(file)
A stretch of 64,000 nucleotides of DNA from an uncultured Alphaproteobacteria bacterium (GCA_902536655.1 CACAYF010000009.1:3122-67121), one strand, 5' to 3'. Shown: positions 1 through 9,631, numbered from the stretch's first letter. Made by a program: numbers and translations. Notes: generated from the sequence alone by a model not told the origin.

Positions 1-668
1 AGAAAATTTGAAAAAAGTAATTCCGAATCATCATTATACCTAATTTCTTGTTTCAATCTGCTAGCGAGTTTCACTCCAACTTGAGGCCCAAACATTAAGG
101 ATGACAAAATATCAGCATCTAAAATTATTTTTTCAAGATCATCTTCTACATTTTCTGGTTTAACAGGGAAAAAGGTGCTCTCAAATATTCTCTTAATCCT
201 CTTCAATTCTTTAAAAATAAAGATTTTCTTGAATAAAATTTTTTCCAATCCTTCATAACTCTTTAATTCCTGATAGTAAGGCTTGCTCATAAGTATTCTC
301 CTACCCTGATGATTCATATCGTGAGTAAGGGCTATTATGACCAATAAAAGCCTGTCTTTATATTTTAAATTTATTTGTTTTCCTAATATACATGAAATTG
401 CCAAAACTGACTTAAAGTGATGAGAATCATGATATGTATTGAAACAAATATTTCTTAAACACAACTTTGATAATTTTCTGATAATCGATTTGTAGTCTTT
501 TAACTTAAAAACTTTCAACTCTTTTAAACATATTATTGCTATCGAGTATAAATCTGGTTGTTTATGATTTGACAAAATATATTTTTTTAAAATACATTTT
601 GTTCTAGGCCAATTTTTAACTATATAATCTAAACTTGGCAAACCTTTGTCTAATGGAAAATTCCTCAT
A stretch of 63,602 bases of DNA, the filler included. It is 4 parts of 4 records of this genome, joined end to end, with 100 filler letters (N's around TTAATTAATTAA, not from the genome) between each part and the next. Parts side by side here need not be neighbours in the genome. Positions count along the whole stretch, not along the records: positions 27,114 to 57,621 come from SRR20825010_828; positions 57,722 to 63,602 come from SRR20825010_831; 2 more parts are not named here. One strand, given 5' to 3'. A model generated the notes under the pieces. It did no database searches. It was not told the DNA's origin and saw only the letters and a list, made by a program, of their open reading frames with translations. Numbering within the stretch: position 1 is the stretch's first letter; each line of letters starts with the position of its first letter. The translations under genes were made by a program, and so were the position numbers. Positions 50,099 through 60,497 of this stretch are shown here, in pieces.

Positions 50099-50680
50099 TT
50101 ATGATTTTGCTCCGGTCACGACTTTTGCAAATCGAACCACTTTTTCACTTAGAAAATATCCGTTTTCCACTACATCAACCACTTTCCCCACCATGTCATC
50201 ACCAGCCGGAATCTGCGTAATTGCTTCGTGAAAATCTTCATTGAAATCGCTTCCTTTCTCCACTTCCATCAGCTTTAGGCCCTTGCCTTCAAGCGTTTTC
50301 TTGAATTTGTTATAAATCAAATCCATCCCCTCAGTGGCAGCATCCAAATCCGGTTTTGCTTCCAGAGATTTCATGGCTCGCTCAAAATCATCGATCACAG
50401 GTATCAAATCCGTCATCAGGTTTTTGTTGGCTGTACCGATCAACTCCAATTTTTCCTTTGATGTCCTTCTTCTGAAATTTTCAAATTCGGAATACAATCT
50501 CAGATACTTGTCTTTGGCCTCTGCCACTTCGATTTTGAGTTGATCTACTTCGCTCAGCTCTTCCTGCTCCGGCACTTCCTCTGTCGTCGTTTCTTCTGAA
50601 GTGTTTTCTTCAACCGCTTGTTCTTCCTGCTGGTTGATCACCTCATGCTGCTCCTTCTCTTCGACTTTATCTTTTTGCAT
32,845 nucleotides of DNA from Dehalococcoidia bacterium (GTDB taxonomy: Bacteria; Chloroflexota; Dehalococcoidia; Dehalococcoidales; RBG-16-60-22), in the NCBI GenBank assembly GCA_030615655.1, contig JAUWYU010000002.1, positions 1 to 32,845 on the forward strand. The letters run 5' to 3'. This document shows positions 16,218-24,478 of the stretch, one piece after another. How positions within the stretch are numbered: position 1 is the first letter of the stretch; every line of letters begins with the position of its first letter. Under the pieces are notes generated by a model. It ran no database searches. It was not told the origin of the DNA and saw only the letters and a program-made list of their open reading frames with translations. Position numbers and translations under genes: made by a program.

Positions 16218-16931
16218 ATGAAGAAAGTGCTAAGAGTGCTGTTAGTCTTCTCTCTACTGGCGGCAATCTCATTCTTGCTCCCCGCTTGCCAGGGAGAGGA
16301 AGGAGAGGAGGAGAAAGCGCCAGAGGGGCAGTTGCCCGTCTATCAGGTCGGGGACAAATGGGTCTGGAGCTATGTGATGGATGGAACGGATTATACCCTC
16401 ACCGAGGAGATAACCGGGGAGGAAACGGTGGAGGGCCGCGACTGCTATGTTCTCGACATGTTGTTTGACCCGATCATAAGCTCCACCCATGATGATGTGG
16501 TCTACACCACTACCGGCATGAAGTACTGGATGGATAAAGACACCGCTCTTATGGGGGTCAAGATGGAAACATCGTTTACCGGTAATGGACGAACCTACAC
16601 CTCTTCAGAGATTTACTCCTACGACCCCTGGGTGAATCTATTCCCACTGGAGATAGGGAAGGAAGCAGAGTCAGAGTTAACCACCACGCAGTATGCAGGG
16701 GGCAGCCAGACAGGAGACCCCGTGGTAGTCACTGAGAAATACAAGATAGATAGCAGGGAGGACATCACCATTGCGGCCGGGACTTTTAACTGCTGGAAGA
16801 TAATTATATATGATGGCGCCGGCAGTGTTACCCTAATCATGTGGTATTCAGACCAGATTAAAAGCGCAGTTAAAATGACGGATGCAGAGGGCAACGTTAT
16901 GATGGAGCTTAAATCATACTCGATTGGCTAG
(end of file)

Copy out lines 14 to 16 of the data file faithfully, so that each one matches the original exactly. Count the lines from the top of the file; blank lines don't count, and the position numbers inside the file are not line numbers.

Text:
50201 ACCAGCCGGAATCTGCGTAATTGCTTCGTGAAAATCTTCATTGAAATCGCTTCCTTTCTCCACTTCCATCAGCTTTAGGCCCTTGCCTTCAAGCGTTTTC
50301 TTGAATTTGTTATAAATCAAATCCATCCCCTCAGTGGCAGCATCCAAATCCGGTTTTGCTTCCAGAGATTTCATGGCTCGCTCAAAATCATCGATCACAG
50401 GTATCAAATCCGTCATCAGGTTTTTGTTGGCTGTACCGATCAACTCCAATTTTTCCTTTGATGTCCTTCTTCTGAAATTTTCAAATTCGGAATACAATCT